COMPUTE l4.jm = epq16.
COMPUTE l5.jm = epq20 .
COMPUTE l6.jm = epq24 .
COMPUTE l7.jm = epq29 .
COMPUTE l8.jm = epq33 .
COMPUTE l9.jm = epq37 .
COMPUTE l10.jm = epq40 .
COMPUTE l11.jm = epq45 .
COMPUTE l12.jm = epq47 .

I create items l1.jm to l12.jm. (I call them .jm to make it obvious what they were, and because I might be using this on anyone's dataset, and I don't know what their
variables will be called.)

Next you need to reverse the items that need to be reversed:

RECODE
l1.jm l4.jm l11.jm (1=0) (0=1) .

When you've done that, you can create the sums very easily, using compute statements.

There's an additional advantage to using new variables, and that is that of writing all the variables out, you can use "to".

So:

compute l.total = sum(l1.jm to l12.jm).

And SPSS knows that means all the between l1.jm and l12.jm.

BUT WAIT, there's another problem, which is missing data. Software handles this in two ways: Excel gives it a zero. SPSS either gives it a zero, or makes the sum variable missing. Neither of these are right.

The solution is to use the mean score, and then multiple the mean by the number of items. If all variables are completed, then the mean score multiplied by the number of items will equal the total. If a score is missing, then that item will be given the average of all the items that the person did complete.

However, if a person only completed one item out of 50, we probably don't want to give them a score for the total. The solution is mean.x, where x is the number of items that must have been completed for a score to be given.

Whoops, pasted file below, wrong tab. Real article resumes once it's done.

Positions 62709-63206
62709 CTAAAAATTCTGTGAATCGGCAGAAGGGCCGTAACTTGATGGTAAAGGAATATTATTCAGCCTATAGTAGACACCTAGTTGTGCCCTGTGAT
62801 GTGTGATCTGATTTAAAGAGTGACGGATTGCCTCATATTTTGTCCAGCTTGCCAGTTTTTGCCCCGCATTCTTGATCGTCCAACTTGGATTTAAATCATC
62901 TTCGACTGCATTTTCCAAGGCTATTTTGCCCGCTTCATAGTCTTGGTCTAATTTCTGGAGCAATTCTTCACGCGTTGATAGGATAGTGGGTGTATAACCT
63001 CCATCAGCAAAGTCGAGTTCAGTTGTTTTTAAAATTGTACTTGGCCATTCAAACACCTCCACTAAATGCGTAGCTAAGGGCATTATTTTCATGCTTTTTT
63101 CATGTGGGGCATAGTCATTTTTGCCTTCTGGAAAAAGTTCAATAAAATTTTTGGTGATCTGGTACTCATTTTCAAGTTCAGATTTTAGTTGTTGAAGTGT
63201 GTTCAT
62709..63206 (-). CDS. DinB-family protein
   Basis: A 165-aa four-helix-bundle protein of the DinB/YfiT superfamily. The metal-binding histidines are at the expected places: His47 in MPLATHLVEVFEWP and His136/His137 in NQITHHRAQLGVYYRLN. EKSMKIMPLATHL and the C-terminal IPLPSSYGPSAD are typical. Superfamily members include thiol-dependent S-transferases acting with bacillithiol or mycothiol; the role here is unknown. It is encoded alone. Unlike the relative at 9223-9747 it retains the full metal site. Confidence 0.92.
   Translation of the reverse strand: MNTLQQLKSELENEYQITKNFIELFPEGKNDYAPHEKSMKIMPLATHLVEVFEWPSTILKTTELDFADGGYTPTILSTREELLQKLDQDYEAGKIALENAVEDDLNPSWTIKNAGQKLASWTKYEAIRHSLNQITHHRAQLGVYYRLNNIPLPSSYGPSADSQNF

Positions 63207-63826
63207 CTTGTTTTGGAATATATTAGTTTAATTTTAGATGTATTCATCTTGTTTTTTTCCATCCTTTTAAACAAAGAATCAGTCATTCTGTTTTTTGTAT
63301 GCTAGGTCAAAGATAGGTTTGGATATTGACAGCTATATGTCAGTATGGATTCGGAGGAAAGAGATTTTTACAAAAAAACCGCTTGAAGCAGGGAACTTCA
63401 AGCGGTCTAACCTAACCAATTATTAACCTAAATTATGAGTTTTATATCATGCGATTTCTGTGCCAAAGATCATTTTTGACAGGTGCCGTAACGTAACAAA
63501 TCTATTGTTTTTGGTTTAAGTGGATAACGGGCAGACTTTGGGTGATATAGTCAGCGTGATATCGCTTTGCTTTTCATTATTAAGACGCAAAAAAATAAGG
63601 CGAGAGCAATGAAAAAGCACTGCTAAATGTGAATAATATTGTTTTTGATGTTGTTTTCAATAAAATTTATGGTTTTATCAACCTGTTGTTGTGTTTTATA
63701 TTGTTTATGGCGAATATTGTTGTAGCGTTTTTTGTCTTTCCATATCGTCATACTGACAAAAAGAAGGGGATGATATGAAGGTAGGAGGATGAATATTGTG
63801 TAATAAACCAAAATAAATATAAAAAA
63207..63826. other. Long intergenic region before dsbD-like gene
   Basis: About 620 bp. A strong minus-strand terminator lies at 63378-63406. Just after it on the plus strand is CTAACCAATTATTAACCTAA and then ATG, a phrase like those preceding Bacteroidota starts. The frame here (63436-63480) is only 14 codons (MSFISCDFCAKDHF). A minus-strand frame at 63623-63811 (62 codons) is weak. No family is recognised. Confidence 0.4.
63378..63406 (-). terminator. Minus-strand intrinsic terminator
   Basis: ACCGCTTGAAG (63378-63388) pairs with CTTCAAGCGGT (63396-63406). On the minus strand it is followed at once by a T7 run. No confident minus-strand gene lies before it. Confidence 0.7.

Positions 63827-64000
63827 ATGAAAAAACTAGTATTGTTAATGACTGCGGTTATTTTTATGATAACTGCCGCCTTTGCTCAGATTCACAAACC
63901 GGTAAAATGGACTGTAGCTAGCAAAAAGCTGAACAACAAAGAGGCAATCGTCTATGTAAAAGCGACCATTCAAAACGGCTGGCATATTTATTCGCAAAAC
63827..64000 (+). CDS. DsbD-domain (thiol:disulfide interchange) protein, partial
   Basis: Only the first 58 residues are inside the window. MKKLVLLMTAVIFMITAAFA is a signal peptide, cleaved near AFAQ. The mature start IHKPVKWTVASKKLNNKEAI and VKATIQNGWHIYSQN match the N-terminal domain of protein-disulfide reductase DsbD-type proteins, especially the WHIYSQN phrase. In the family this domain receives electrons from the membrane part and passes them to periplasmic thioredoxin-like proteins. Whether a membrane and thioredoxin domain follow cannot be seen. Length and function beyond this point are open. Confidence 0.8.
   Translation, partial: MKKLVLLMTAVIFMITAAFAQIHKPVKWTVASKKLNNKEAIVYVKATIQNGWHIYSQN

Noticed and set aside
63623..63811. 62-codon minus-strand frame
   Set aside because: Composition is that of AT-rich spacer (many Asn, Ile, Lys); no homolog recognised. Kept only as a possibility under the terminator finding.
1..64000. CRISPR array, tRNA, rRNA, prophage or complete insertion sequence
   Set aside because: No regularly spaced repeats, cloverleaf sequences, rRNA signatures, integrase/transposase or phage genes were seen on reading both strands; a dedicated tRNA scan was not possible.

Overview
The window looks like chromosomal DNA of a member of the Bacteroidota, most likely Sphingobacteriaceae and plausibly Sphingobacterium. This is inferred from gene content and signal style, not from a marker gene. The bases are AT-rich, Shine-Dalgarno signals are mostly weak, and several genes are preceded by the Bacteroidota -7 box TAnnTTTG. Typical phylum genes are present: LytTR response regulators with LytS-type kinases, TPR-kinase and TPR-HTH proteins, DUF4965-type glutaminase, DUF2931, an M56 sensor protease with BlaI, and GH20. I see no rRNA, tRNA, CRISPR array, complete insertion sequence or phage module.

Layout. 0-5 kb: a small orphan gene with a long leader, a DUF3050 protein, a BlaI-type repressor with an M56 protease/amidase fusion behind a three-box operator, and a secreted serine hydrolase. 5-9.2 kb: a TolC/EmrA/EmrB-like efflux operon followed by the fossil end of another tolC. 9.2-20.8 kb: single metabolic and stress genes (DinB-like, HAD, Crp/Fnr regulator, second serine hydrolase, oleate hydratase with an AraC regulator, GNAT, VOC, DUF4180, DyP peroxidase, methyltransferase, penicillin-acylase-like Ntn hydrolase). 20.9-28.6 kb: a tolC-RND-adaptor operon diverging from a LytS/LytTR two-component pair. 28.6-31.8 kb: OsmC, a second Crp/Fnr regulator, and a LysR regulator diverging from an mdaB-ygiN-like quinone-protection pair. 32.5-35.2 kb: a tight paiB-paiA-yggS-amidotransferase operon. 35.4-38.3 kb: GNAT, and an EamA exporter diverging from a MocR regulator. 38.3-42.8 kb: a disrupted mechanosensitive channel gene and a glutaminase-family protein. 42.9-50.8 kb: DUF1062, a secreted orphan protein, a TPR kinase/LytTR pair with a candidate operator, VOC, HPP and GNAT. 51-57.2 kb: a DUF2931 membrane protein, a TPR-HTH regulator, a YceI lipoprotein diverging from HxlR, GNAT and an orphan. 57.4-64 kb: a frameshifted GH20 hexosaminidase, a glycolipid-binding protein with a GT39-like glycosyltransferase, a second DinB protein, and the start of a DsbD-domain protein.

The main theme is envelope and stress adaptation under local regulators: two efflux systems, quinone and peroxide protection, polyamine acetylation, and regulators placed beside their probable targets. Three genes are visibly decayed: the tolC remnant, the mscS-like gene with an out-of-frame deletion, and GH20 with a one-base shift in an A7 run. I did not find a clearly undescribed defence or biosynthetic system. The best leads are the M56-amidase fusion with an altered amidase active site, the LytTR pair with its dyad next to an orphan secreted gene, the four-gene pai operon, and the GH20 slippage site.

So, if you want to only give people a score on the lie scale if they have completed 8 items, you use:

compute l.total = mean.8(l1.jm to l12.jm) * 12.

However, it's often better not to use the total score anyway, the mean
score for an item is more useful, as it's more interpretable, so just
miss off the *12, and use:

compute l.total = mean.8(l1.jm to l12.jm) .


You can also do this in Stata, and it's far, far easier. In Stata, you use the -alpha- command. The command works out which items need to be reversed (very, very occasionally it gets it wrong though), and calculates a mean score.

Stata does care about carriage returns (unless you tell it not to) so you can't use the same trick to clarify your code.

In Stata, you would write (all on one line):
alpha epq8 epq12 epq16epq20 epq24 epq29 epq33 epq37 epq40 epq45 epq47 , generate (l.total) min(8) item

The generate() option tells Stata to generate a new variable. min(8) tells Stata to only include cases that have answered at least 8 items, and item tells Stata to do an item analysis, so that you can see which items Stata thought should be reversed.

Wednesday, March 07, 2007

Conservapedia

If you're the kind of person who reads about stuff on the internet (which obviously you are, 'cos you're reading this), you'll have encountered Conservapedia, and various websites that have mocked some of the entries.

I had a look for some articles on statistical sorts of things, so that I could join in the mocking, that being my idea of fun. But I failed. The only article I found was one on statistics, which is brief but I couldn't really knock for accuracy. I couldn't find anything else, mean, median, mode, regression, correlation, Fisher, Pearson, all have no entry.

I tried more words more distantly related to statistics - causality takes you to a page on non-sequiturs , which does a half-hearted job of explaining the relation between correlation and causality. 'Evidence' takes you to a page about Jesus.

There are lots of pages to mock (read the Jesus page, but also note that the discussion shows that there are some more sensible people there), but really, it's too easy. However, I'll point out that on the Macroevolution page they make the error of describing macroevolution as "the unproven theory". Of course it's unproven. Theories can be lots of things - supported, useful, good, elaborate, but what they can't be is proven.